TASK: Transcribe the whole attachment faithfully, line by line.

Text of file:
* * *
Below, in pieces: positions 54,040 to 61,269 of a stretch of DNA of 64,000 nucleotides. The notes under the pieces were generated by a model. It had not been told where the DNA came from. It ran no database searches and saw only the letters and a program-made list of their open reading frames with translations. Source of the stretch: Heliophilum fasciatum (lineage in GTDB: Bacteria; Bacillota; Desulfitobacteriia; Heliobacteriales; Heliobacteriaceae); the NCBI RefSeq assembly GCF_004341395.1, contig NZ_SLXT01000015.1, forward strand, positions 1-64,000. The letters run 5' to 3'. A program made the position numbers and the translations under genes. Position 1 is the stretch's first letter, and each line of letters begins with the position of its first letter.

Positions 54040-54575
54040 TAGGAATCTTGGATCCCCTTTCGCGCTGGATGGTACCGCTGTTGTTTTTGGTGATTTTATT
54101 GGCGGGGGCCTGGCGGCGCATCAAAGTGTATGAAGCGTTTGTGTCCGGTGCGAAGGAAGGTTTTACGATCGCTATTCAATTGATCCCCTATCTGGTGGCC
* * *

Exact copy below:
Below, in pieces: positions 54,040 to 61,269 of a stretch of DNA of 64,000 nucleotides. The notes under the pieces were generated by a model. It had not been told where the DNA came from. It ran no database searches and saw only the letters and a program-made list of their open reading frames with translations. Source of the stretch: Heliophilum fasciatum (lineage in GTDB: Bacteria; Bacillota; Desulfitobacteriia; Heliobacteriales; Heliobacteriaceae); the NCBI RefSeq assembly GCF_004341395.1, contig NZ_SLXT01000015.1, forward strand, positions 1-64,000. The letters run 5' to 3'. A program made the position numbers and the translations under genes. Position 1 is the stretch's first letter, and each line of letters begins with the position of its first letter.

Positions 54040-54575
54040 TAGGAATCTTGGATCCCCTTTCGCGCTGGATGGTACCGCTGTTGTTTTTGGTGATTTTATT
54101 GGCGGGGGCCTGGCGGCGCATCAAAGTGTATGAAGCGTTTGTGTCCGGTGCGAAGGAAGGTTTTACGATCGCTATTCAATTGATCCCCTATCTGGTGGCC